Photography offers us quick ways to travel; we are taken to different times and places, but also, we are able to experience the world within photographs from perspectives we might not have considered before. There are different geographies to explore within photographs; they intersect with each other at any number of angles, reflecting an endless multitude of images back. In one of Diagana’s photographs, there are clothes pegged on a line, fresh and hanging bright in the sun. In the background is a chalky building, one that seems as though it had been lifted from a history textbook describing the ruins of some ancient African kingdom or other. Creeping along the bottom edge of the photo, there is a tree’s shadow that forms a trellis over the packed earth. What lends this photo an additional dimension is the presence of the woman pinning clothes to the line, how she seems to emerge from the shadows, slowly lift from the photograph and bubble onto the surface. And this woman, in that delayed, inconspicuous emanation, brings to mind a sublime sense of time and space. That is the power of Diagana’s photography: how it allows for the imagery to stretch and grow around you, how it re-describes time through several slow emergences of features that surprise and overlap to gently present a world of time to you, one that has several delightful nooks in which to wander and spend the day.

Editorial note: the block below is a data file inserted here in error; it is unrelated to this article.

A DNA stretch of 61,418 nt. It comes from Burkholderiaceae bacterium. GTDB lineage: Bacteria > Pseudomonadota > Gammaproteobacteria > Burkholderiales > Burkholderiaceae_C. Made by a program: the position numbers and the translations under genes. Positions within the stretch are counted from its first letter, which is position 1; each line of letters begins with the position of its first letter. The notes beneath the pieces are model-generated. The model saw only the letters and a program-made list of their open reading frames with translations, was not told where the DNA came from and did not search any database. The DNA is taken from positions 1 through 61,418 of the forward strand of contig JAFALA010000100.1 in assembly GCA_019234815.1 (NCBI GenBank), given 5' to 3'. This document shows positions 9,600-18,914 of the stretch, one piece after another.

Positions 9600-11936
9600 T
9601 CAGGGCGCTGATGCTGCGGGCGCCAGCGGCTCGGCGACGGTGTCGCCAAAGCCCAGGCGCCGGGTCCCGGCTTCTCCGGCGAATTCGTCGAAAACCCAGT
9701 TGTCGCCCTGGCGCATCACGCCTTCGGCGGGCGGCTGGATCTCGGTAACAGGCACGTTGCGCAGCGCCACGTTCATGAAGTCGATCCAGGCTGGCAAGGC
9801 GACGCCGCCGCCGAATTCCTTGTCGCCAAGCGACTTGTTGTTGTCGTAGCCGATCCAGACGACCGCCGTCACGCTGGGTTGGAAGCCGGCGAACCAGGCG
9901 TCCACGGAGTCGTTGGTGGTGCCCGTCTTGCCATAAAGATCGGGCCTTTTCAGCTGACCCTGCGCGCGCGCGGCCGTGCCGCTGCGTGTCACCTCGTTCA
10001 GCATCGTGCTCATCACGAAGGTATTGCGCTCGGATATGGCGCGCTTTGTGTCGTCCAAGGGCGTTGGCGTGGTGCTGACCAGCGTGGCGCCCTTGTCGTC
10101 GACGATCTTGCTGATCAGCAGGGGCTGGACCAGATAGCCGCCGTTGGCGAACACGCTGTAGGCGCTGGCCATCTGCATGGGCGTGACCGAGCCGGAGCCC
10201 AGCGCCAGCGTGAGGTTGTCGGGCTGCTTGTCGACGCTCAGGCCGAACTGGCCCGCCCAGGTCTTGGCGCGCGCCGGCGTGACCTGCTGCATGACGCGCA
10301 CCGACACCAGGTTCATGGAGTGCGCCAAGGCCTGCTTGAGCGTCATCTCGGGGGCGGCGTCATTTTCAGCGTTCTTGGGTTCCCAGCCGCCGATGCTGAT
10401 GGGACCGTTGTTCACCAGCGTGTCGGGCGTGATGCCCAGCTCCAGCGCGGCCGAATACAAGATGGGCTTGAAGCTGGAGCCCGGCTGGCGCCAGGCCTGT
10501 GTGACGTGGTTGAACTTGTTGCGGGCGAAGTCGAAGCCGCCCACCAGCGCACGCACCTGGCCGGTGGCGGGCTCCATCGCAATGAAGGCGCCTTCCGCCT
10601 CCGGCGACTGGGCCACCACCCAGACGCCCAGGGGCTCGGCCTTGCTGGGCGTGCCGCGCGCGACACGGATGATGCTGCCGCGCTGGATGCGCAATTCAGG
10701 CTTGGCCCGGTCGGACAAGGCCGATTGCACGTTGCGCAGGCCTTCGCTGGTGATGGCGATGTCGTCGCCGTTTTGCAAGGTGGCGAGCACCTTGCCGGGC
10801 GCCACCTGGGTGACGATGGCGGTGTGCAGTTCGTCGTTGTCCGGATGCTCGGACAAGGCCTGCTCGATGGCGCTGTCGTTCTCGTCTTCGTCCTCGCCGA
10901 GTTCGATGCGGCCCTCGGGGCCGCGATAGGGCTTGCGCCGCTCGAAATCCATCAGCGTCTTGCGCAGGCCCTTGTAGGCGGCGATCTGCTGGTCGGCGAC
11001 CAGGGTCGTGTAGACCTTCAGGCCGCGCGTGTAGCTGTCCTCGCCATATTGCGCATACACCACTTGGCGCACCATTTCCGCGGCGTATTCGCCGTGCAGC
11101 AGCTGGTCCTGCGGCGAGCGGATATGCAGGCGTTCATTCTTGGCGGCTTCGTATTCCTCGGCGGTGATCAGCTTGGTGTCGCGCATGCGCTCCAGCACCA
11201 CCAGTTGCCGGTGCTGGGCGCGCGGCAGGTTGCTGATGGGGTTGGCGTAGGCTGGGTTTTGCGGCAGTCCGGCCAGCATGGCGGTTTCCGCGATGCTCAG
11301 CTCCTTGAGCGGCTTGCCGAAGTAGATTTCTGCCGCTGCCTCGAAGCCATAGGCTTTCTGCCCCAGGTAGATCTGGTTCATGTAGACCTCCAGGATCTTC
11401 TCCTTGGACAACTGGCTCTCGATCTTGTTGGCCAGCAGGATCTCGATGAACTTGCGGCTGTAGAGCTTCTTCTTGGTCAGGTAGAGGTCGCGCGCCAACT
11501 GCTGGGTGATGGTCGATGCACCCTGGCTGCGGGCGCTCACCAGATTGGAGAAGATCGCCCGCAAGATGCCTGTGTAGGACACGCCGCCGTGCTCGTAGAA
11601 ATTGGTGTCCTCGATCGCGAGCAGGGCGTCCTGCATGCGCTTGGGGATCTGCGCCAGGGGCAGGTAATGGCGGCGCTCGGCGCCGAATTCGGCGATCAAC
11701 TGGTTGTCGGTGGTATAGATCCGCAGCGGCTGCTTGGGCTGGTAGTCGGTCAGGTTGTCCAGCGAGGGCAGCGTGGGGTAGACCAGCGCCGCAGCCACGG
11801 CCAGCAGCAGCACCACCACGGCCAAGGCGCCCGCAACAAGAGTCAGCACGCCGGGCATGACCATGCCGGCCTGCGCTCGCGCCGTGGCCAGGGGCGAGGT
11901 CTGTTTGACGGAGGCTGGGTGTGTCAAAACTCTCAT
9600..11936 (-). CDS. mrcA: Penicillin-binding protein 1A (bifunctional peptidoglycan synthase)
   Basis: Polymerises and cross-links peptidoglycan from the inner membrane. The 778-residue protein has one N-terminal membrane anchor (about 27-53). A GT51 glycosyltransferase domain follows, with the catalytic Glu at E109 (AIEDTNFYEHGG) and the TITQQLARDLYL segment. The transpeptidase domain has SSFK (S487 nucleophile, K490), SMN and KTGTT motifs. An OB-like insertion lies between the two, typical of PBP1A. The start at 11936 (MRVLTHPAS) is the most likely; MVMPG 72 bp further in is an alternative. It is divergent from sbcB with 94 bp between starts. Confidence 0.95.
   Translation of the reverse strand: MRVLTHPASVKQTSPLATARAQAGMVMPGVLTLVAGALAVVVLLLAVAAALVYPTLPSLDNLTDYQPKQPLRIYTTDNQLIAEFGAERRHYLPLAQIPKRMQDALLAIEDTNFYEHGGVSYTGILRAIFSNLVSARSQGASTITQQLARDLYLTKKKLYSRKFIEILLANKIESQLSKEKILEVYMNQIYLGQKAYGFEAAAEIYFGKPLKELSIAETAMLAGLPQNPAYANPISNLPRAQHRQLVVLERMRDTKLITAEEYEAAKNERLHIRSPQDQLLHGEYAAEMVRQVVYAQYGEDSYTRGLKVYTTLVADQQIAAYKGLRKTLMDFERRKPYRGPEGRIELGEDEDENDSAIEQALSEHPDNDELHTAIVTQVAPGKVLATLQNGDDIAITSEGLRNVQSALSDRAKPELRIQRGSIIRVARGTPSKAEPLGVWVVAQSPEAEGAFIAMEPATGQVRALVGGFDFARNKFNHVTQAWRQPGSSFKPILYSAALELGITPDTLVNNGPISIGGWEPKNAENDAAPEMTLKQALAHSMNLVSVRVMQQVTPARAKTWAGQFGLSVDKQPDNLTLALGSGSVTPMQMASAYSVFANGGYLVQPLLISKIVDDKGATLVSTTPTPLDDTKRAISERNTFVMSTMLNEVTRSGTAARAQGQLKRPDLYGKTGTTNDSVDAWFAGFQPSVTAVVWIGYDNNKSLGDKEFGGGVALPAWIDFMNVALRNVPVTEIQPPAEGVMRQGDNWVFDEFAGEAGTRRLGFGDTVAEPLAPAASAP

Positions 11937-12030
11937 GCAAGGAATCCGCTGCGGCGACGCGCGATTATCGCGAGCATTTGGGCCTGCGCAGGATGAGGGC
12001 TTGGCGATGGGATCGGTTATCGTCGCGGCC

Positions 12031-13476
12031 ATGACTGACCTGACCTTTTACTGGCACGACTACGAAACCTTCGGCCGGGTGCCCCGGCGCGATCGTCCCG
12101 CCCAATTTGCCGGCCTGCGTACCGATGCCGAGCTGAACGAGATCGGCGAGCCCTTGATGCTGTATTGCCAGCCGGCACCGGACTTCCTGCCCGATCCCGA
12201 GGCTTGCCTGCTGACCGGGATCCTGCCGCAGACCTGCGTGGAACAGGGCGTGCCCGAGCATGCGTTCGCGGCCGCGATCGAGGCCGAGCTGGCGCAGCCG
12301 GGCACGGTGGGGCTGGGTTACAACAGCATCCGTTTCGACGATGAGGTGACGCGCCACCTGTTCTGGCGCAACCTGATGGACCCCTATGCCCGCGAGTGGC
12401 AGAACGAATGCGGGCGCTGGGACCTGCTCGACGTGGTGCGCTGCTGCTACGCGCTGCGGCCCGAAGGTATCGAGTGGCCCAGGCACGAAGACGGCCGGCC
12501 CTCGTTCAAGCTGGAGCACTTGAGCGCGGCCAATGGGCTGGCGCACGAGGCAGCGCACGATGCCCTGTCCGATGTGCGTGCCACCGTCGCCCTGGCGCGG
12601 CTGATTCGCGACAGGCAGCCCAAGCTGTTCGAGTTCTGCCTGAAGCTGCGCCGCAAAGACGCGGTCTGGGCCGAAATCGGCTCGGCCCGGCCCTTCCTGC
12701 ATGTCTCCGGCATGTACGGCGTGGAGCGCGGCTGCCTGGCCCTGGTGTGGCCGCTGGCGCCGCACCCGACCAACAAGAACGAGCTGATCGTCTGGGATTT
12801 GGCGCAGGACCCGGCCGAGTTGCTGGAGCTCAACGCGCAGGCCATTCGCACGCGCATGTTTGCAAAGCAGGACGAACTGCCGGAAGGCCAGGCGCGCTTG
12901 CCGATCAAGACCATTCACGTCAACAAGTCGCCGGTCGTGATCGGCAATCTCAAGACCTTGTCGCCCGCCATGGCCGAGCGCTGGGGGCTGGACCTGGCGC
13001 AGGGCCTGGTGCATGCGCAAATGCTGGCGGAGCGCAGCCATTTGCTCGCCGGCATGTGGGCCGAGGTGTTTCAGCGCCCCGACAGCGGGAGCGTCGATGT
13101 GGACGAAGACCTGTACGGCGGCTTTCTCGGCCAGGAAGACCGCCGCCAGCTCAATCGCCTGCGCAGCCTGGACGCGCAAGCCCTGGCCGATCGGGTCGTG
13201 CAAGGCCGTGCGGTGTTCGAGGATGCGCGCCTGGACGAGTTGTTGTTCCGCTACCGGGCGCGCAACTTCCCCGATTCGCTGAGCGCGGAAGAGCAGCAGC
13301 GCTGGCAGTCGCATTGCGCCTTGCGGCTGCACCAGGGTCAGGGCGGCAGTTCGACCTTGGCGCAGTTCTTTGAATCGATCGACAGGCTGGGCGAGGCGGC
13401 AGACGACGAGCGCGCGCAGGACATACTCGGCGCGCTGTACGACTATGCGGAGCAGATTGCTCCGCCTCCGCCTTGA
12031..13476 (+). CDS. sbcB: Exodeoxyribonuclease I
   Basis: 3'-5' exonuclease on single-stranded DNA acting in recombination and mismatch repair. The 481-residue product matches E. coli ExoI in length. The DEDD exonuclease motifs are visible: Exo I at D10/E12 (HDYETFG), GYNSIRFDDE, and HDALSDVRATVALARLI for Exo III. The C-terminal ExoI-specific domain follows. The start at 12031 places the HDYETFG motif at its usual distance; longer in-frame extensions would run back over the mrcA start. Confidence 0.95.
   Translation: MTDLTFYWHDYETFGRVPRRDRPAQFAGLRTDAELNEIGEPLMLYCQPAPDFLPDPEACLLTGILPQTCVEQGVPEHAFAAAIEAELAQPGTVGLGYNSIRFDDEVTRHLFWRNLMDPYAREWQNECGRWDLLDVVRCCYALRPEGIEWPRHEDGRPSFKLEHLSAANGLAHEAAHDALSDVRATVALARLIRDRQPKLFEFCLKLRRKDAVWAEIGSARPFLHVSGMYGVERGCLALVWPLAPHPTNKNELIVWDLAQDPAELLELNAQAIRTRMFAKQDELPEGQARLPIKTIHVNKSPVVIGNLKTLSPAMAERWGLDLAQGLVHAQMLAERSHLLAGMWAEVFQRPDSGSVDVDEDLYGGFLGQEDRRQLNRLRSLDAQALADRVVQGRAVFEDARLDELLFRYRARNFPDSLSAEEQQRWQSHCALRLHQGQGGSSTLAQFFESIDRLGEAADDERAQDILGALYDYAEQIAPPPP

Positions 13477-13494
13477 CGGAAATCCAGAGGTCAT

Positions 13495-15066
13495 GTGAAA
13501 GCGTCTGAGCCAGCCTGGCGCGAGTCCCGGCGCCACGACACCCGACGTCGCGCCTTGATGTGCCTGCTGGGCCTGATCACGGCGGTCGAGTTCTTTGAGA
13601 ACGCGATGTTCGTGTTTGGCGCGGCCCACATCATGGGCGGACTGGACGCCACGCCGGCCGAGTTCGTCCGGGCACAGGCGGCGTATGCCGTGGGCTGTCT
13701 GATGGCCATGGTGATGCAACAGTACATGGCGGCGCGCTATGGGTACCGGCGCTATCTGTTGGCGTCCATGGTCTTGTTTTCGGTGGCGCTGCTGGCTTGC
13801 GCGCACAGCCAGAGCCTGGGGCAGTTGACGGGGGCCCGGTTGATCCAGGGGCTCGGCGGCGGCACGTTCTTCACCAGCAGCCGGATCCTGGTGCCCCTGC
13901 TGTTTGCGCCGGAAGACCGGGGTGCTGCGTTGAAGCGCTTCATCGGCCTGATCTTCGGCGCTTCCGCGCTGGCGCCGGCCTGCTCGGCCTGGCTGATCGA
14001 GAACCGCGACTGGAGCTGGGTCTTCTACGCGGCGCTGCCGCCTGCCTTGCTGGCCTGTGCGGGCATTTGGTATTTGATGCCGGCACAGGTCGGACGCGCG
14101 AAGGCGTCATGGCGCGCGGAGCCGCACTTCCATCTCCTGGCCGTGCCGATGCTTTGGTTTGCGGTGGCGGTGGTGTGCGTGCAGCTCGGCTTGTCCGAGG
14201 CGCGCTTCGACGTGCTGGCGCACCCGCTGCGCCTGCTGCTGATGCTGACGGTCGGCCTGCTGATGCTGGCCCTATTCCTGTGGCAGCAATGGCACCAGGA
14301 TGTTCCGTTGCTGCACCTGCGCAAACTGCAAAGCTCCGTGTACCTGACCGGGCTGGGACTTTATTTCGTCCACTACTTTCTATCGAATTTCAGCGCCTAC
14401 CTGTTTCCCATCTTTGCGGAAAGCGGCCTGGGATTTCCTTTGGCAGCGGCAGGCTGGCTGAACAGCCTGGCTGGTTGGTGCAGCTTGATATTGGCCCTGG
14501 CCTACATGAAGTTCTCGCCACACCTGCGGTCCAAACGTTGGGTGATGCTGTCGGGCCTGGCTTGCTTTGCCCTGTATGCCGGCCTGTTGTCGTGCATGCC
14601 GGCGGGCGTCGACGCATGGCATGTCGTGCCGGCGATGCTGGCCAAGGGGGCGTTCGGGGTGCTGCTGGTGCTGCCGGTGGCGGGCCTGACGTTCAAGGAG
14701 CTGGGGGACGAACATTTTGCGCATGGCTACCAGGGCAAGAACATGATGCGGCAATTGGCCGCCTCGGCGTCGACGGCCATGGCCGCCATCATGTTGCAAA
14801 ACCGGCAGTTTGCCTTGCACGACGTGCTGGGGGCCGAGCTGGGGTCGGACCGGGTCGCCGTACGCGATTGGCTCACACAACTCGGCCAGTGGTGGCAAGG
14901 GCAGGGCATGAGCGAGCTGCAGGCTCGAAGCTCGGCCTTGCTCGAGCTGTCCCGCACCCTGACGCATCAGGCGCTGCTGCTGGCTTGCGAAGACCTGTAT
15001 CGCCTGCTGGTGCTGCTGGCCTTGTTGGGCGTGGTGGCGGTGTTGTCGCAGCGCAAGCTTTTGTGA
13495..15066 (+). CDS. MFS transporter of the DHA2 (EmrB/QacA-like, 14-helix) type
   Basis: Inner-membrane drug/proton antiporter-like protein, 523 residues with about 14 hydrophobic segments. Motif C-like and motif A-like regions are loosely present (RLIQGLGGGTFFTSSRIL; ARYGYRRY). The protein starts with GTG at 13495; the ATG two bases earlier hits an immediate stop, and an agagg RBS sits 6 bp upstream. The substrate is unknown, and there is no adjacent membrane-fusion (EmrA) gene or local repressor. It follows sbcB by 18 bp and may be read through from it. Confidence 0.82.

Travel begins with a preparation to encounter the unknown. This preparation is part of the journey. And when we make this journey through photographs, we arm our imagination with a kind of scaffolding, with an ever-morphing frame that supports the subsequently irregular shapes of expectation. In one of Diagana’s photographs, there is a compelling silence that allows for imagination to take root in a spacious playground, one that gives hints and signs at the geography, but leaving enough room for the observer to create any kind of pattern between them. In this photo, a person in a hijab sits in a corner by a window, soft shadows folding around her. We do not see what it is she is looking at outside, but we are able to begin to imagine what it could be. The soft materialization of the other shadowy elements of the photograph is the playground that assists our imagining; here, the grilles by another window, a folded fabric beneath it, the internal architecture of the building, the carved backs of what appear to be chairs. One can already begin to imagine any number of places this scene could have been captured in, but what happens outside it is anyone’s guess–but we have already been led there, and from the gentle exposure and delayed gratification of the photograph, a different kind of imagining emerges, one that is hungry to know more, yet also patient and thoughtful.